I originally received this recipe from a friend who saw it in Gourmet magazine. It always gets 'wow's' at diner parties and people always have seconds. It also makes a lot! Sometimes I add a fourth can of beans at the end and keep them whole. It stretches it a bit more and makes it chunkier.

I can't believe I have been making this recipe since 1996. It is the first soup that is made every fall. Originally I had no ham so I made it without. I reduced the sherry vinegar to 1T. That is how I ALWAYS make this sensational recipe!

Lovely soup. I made several alterations. Fresh cooked acorn squash instead of pumpkin. No shallots, Sherry, ham, or Sherry vinegar. Vegetable stock instead of beef broth. Did everything else the same. So filling - wonderful comfort food. I'm looking forward to trying some of the suggestions from other reviewers as well, just to mix it up a bit.

Definitely substitute WHITE beans for the black!! I had been hesitating making this until NathaliePDX suggested it. I toasted 1 tsp whole cumin in the pan first, used a masher on the beans only, 1 can of petite diced tomatoes w/ chiles, , a heaping tsp of chipotle in adobo puree, a mixture of stocks. No butter (canola), sherry, ham or vinegar. The smokiness & heat from the chipotles was excellent. I bet this really rocks tomorrow! Don't worry about exact measurements- the recipe is a starting point.

Can't recall if I ever reviewed this, but I made it a couple years ago and loved it.

I'm eating this soup right now for lunch & LOVE it with the tweaks I made to the recipe. I did not have shallots, so I increased the onion & doubled the garlic. Added 2 drained & rinsed cans of corn. Used 2 c. beef stock & 2 c. chicken stock. Added a quart of half & half and seasoned with Tapatio & cayenne pepper to kick up the spice.

I've made this every fall for the last few years. From the beginning, I made several substitutions: I use white beans instead of black--helps with vile color--I sub fresh roasted pumpkin for canned (no brainer), I deglaze the onions with Chardonnay instead of sherry, and finally, I skip the ham. I guess all this makes a completely different soup. It's pretty tasty, though. :)

encouraged by the number of forks and an abundance of home-pureed pumpkin, I decided to give this a try. Thought it was just pumpkiny chili. Won't make again.


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Finely chop garlic, chilli, ginger for 3 seconds on speed 8, then add onion and chop for 10 seconds on Speed 4.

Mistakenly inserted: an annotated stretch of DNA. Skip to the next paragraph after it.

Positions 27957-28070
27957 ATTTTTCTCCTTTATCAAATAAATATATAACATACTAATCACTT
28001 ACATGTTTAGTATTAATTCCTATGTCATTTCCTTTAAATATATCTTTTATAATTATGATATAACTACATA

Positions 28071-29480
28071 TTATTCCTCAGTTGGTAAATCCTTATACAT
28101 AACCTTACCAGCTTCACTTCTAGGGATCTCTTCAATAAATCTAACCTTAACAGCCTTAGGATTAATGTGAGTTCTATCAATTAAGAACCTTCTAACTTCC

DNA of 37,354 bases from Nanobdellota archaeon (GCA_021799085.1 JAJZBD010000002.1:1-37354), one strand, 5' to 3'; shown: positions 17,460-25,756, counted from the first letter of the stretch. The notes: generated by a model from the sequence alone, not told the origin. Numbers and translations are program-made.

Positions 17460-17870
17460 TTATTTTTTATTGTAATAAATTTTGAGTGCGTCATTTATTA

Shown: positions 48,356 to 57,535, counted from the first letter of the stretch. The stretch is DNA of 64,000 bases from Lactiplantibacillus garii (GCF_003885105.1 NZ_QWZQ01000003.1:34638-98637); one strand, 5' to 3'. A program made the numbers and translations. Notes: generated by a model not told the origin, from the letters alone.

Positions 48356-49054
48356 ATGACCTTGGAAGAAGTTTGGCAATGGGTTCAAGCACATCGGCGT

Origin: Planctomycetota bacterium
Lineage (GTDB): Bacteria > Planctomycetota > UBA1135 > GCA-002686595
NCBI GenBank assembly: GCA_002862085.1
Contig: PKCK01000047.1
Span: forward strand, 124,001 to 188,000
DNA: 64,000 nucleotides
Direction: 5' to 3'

Scrape down the sides of the bowl with the spatula and add the peanut oil. Saute for 3-4 minutes, on Varoma, Speed 1.

Add pumpkin, coconut milk, vegetable stock and cook "Counter-clockwise operation" for approx 8 Minutes on 100'c using "Gentle stir setting" until the pumpkin is just cooked.

Add cauliflower and cook on "Counter-clockwise operation" for 4 minutes on 100'c. Stir occassionally with the spatula.

Add peanut butter, soy sauce, sugar and chickpeas and stir in a little with the spatula (counter clockwise to avoid nicking). Cook on "Counter-clockwise operation" for 5 minutes at 100'c using "Gentle stir setting" .

Pour the satay into the server and stir the spinach and corrinader through the satay.

Habichuelas Guisadas (Puerto Rican Stewed Beans)

Habichuelas Guisadas (Puerto Rican Stewed Beans) are an essential Puerto Rican side dish whenever you&rsquove having rice. They&rsquore perfectly creamy, tender, simple to make, and bursting with Latin flavors!

Habichuelas guisadas is a recipe that definitely qualifies as an essential Puerto Rican side dish. If there is white or yellow rice on your plate, there better be some habichuelas! Otherwise, there&rsquos a problem. Seriously, don&rsquot even try it. This is one of those dishes that each cook puts their signature on, kind of like Italian gravy. You know who made the beans just by eating them. My Mami&rsquos beans don&rsquot taste like anyone else&rsquos and neither do my Abuela&rsquos.

I learned this the hard way when I went off to college and kept feeling like my beans were missing something whenever I made them in my dorm kitchen. There&rsquos a certain amount of love that flavors this dish when it&rsquos made by Mami & Abuela, and you just can&rsquot replicate that. It never fails, making habichuelas always remind me of home.

I hate to admit it, but I hated beans when I was a small child. I would literally pick them off my rice and push them to the side of my plate. I&rsquom not sure how my mom didn&rsquot just give me away to the neighbors for such blasphemous behavior! These days, I can literally eat rice and beans as a whole meal and be completely satisfied. These are a great Meatless Monday option, as long as you omit the ham.

This recipe is simple to put together as long as you have some Puerto Rican staples in your pantry. The beans are stewed in a tomato based broth that&rsquos flavored with country ham, sofrito, sazon & adobo, plus classic Mediterranean ingredients like bay leaves, oregano and olives. The result is a complex, earthy dish that goes great with rice, or even as a standalone meal. I would definitely suggest that you make more habichuelas than you think you need! This dish freezes beautifully, and leftovers reheat perfectly in the microwave or on a stove top.

Watch the video: Σούπα κολοκύθας με καβουρδισμένο βούτυρο u0026 μπαχαρικά. Yiannis Lucacos (May 2022).